We will start with an executive summary of economic and market factors we think are important as we gauge the chances for another good year in stocks in 2024:

DOMINANT THEMES:  Inflation, the Fed, and artificial intelligence (AI) were the three prominent themes in 2023.  This year we expect the market to focus on a soft landing, interest rates cuts (when and how many), geopolitical risk and AI.

MARKET CYCLES:  The S&P 500’s gain during the current bull market has been relatively weak.  The consensus by investors seems to be we are in the latter stages of the bull.  We disagree.  We think we are in the early stages and are invested as such.  More on this below.

FED EXPECTATIONS:  The dot plots suggest the Fed will cut rates three times while the market is pricing in six or seven cuts, a big disparity.  There is optimism that the Fed has nailed the peak in inflation but the burden of proof is on them to cut rates before the economy is threatened.

VALUATIONS:  At 19x 2024 estimated earnings, the S&P 500 isn’t “cheap.”  The largest stocks in the index, however, have really skewed multiples.  The “S&P 490” is valued at roughly 17x estimated 2024 earnings.  This is a fair multiple if, in fact, we are early cycle.  And small caps are very cheap relative to large caps.

YIELD CURVE:  The curve remains inverted, and since the curve first inverted, we are within the window of when it would be normal for a recession to start.  This recession warning has been dismissed by many investors but we remain concerned.

INFLATION OUTLOOK:  Inflation seems to be under control although not yet hitting the Fed’s 2% goal.  The inflation of 2021 and 2022 was temporary.  Maybe the Fed was right calling it “transitory.”

INVESTOR SENTIMENT:  Aggregate indicators show sentiment has reached elevated bullish levels.  Remember that bullish sentiment has a contrarian bias.

SECTOR WEIGHTINGS:  Technology stocks now account for about 29% of the S&P 500 but below its dot.com peak of 35%.  Why is the tech weighting growing?  Investors go where the growth is, and tech stocks have been showing impressive growth in earnings.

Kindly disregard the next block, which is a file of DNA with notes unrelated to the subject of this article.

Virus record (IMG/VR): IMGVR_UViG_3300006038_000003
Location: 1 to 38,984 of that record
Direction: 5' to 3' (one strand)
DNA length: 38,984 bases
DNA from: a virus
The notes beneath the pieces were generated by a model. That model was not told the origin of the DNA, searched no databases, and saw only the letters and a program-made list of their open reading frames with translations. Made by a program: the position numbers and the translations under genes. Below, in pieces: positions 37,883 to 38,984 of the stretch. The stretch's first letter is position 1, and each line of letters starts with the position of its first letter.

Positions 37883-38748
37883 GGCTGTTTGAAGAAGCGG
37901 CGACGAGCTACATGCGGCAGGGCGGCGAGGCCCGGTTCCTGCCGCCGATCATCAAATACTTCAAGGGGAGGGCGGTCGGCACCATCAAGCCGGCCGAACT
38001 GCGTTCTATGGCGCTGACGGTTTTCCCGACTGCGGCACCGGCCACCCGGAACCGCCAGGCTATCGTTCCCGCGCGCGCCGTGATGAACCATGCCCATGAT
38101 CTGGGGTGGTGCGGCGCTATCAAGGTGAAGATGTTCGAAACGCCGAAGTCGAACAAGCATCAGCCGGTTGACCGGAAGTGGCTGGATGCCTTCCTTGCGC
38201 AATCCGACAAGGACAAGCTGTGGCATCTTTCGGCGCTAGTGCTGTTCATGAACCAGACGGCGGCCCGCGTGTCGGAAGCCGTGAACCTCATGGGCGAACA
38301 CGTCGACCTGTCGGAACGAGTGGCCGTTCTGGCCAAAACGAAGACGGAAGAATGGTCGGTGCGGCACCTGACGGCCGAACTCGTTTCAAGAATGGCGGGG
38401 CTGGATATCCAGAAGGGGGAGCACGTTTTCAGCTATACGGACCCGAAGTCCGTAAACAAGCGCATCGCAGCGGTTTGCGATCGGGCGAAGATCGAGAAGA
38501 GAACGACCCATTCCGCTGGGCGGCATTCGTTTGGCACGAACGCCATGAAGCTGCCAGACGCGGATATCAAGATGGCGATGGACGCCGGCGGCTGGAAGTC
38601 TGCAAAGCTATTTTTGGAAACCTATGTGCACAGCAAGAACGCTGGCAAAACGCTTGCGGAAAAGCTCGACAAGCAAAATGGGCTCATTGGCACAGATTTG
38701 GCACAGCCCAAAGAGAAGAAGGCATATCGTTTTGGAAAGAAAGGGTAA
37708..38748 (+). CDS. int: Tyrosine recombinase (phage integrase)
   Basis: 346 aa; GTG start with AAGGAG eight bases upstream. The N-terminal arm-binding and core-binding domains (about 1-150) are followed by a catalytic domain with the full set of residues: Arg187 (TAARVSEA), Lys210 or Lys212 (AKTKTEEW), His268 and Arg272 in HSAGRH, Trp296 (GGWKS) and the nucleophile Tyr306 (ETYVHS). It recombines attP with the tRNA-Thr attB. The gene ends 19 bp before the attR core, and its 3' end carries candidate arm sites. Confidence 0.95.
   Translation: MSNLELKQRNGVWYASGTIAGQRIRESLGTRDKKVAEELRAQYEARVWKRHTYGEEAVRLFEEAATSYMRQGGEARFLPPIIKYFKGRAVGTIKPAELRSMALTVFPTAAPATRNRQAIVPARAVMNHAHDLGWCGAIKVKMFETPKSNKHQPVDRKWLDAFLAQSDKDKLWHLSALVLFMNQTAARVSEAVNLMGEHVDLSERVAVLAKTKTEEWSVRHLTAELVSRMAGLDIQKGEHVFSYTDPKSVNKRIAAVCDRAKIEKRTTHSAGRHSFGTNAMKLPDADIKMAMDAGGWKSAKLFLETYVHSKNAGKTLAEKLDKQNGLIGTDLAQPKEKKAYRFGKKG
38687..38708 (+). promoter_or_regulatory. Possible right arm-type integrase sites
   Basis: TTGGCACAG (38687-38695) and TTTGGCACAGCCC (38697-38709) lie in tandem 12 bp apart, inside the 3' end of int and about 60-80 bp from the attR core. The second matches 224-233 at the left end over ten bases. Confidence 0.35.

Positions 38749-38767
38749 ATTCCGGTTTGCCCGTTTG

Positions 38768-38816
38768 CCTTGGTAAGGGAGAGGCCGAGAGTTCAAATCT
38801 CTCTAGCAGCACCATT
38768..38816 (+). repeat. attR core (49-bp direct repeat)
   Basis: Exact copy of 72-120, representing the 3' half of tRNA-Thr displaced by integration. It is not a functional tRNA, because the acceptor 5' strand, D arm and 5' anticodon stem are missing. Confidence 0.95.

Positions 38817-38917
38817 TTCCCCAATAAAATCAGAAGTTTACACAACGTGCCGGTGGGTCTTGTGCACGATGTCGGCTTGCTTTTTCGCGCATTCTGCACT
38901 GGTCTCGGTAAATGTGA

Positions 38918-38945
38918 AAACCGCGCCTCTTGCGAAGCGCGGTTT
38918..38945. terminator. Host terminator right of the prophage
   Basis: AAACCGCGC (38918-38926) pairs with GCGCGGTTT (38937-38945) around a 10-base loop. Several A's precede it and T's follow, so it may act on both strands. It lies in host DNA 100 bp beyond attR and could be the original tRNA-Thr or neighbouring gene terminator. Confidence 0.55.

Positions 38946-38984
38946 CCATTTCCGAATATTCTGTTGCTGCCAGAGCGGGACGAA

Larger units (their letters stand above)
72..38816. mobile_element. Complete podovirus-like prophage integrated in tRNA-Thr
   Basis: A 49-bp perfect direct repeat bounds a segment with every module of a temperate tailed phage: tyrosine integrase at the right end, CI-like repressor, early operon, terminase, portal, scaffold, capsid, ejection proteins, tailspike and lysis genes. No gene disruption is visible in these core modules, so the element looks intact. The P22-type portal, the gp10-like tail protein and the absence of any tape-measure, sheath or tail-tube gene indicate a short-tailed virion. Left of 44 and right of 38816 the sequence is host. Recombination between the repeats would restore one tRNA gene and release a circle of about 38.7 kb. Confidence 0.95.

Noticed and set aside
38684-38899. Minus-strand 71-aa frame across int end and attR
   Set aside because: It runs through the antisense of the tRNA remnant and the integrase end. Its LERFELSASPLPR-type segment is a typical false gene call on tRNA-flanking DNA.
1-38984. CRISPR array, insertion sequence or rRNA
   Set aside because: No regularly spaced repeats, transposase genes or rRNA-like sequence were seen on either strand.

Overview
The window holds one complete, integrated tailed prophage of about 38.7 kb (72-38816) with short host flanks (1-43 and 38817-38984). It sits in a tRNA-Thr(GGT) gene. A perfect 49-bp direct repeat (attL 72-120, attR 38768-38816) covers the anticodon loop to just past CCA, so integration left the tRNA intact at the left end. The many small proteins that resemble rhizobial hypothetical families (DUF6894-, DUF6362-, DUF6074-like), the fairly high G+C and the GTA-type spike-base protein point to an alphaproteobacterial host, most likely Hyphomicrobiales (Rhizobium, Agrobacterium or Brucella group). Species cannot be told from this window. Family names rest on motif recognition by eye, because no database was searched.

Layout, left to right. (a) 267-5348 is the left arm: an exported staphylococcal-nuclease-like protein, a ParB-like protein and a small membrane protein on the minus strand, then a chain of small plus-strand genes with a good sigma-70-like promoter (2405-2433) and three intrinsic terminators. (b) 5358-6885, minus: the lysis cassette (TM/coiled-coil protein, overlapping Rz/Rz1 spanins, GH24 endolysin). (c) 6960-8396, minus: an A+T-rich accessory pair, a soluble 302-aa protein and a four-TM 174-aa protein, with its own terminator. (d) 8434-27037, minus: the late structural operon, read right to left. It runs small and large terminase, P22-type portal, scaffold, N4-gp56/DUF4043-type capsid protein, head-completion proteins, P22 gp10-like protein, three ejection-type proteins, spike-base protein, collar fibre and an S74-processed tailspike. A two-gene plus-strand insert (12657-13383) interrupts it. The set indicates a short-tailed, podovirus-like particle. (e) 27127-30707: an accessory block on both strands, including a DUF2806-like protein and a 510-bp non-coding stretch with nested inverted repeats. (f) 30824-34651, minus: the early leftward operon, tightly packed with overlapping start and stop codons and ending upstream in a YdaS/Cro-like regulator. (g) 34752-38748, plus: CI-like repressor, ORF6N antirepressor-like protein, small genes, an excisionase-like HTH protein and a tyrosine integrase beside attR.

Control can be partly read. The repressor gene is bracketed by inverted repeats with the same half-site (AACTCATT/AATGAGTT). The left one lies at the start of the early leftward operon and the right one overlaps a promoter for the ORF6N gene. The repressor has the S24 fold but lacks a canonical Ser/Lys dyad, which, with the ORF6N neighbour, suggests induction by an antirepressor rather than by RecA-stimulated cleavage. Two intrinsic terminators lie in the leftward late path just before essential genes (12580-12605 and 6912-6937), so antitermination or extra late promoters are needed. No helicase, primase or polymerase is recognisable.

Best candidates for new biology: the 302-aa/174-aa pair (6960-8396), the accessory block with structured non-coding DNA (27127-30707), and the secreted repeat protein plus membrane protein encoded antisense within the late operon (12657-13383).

CREDIT MARKETS:  Credit spreads are often an early warning indicator of trouble in the economy (this is the spread between government yields and the yield on low quality corporate bonds).  Spreads tend to rise during U.S. equity bear markets.  The current situation is the opposite.  Credit spreads have collapsed into the end of last year.

GEOPOLITICAL RISKS:  If the U.S. gets directly involved in a war with Iran, Russia, or China, equity markets may get hit hard, at least in the short-term.  This is one of our dominant themes for 2024 as China and Russia specifically want to change the world order.

CRYPTO:  Bitcoin was up about 150% in 2023 (but still down 40% from its all-time high) due to hopes of regulatory approval for Bitcoin ETFs.  Backers think Bitcoin ETFs will bring in billions of dollars and expand crypto to far more financial advisors and institutional investors.  Our advice on the crypto market remains the same:  serious investors should stay away.

– – – – – – – – – – – – – – – – – – – – – – – – – – –

It is interesting to us that some bullish investors believe we are in the early stages of a 1990s flashback.  Talk of a soft landing for the U.S. economy has these investors dreaming of a 90s-style boom soon afterward.  The Fed funds rate went from 3% in 1994 to 6% by early 1995, and the economy slowed but avoided contraction.  The Fed made modest rate cuts in 1995, similar to what economists expect in 2024.  The S&P 500 declined 1.5% in 1994 but then had five consecutive years of stellar returns (1995-1999) including 34.1% in 1995.

The “Roaring ‘20s” scenario for this decade assumes real growth of at least 2.5% annually and technological advancement, such as AI, that would boost worker productivity.  This would increase the economy’s potential to grow with low inflation, echoing what happened in the 1990s thanks to computer and internet technology.

The key here is worker productivity which is notoriously volatile and hard to forecast.  AI’s impact on productivity is hard if not impossible to predict.  The range of potential outcomes is huge.  But if productivity numbers keep creeping up a 1990s redux is feasible (a lot of things have to go right).

The 1990s flashback scenario assumes we are in the early cycle for both the economy and bull market.  As mentioned earlier, we also think we are in the early days of the new bull market but for different reasons.  How to invest going forward under this scenario?  The best early cycle sectors to invest in are tech, consumer cyclicals, financials, and industrials in our view.  We have the great majority of our clients’ portfolios in these four presumed leaders.

We remain bullish on stocks for many reasons.  In addition to the positive factors cited in our executive summary, we are excited that there is $6 trillion in money market funds representing tremendous buying power, a resumption of corporate earnings growth, and likely lower interest rates.